Opening Reception and Performance: Saturday 18 June 2011 @7pm In the Main Gallery, Modern Fuel presents condolence, an ongoing photo and video series by the artist Greg Staats that depicts the process of his reconnection with a traditional Haudenosaunee [Iroquois] restorative aesthetic. The sadness that is felt from his personal loss of the Mohawk language and subsequent worldview and the networks defined by culture motivates Greg Staats’s recent video and photographic works to act as a series of mnemonic devices.

In place of this systemic deficit, he has assembled and created an archive of photographic images and documents, both personal and familial. This restitution and the residual visual documents produced by it create and maintain strong connections with the land, nation, community, and family.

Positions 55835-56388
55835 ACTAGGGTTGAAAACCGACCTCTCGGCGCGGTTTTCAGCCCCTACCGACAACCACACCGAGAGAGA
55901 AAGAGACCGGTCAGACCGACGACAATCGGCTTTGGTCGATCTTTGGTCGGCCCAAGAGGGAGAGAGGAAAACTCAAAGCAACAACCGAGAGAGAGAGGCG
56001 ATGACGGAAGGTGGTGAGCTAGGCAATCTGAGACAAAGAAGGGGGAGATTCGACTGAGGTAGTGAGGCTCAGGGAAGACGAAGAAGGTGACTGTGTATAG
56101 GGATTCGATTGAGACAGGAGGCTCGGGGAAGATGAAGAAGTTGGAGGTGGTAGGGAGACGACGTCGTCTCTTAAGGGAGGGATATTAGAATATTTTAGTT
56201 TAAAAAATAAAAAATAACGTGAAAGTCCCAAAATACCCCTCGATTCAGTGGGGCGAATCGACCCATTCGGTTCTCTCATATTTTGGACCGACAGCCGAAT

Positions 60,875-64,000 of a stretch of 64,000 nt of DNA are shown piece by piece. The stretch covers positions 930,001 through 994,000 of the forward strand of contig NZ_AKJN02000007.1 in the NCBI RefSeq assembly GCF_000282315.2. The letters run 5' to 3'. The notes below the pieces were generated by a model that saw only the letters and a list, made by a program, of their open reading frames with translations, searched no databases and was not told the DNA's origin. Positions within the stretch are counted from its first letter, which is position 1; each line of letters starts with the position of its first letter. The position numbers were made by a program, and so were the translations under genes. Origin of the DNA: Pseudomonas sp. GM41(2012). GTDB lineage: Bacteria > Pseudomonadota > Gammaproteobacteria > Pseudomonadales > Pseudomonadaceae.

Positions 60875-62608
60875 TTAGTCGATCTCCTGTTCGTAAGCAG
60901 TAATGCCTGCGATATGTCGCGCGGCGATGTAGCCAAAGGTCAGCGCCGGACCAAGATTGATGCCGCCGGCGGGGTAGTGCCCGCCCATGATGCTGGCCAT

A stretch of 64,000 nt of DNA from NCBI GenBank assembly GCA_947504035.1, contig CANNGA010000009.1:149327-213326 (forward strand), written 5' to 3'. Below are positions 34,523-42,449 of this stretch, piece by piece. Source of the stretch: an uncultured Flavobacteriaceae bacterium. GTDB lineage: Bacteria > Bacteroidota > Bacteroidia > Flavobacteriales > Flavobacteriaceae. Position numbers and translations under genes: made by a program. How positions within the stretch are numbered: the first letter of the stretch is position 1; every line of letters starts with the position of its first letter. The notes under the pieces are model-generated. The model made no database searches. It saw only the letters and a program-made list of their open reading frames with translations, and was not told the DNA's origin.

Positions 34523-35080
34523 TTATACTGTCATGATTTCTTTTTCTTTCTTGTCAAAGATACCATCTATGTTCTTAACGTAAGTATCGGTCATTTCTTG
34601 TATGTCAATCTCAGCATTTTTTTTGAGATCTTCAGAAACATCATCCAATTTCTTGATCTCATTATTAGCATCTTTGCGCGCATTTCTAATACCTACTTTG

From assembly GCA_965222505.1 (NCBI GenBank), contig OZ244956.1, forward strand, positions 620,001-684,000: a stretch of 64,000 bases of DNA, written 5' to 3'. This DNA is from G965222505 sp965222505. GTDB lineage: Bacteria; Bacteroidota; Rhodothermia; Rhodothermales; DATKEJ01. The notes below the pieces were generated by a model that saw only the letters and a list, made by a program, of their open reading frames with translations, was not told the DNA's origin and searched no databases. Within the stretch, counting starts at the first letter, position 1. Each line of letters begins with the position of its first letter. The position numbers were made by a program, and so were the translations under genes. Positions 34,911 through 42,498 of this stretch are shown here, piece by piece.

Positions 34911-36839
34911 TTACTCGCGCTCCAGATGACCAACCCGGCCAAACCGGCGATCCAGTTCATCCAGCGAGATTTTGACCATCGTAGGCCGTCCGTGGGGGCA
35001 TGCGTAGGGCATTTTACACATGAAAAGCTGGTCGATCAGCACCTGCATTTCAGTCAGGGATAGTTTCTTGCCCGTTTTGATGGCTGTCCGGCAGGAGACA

On the night of the opening reception, Staats will present his performance, untitled_liminal_ effort, the first of a series of attempts by the artist to redefine his relationship to the Haudenosaunee [Iroquois] concept of condolence. Staats films (and records) his own live performance during which his hesitations and breath expose an underlying emotional and vulnerable dialogue: confronting the fear of the loss of self, a state of mind further reflected by the codified and heightening voice of the dark wampum string while the screen becomes its mnemonic support.

Condolence Photos

Greg Staats is a photographer and video artist whose works combine language, mnemonics and the natural world. He was born in Ohsweken, Ontario in 1963 and he has lived and worked in Toronto since 1985.His work has been shown in solo and group exhibitions in numerous galleries and museums across Canada. Staats is the recipient of the Duke and Duchess of York Prize in Photography. Recently, Staats has been Faculty for 2 Aboriginal Visual Arts Thematic Residencies: Archive Restored (2009) and Towards Language (2010) at the Banff Centre for the Arts. Staats has an upcoming solo exhibition in 2011 at the McMaster Museum of Art.

Exhibition bulletin, including an essay can by Michael Davidge, can be found here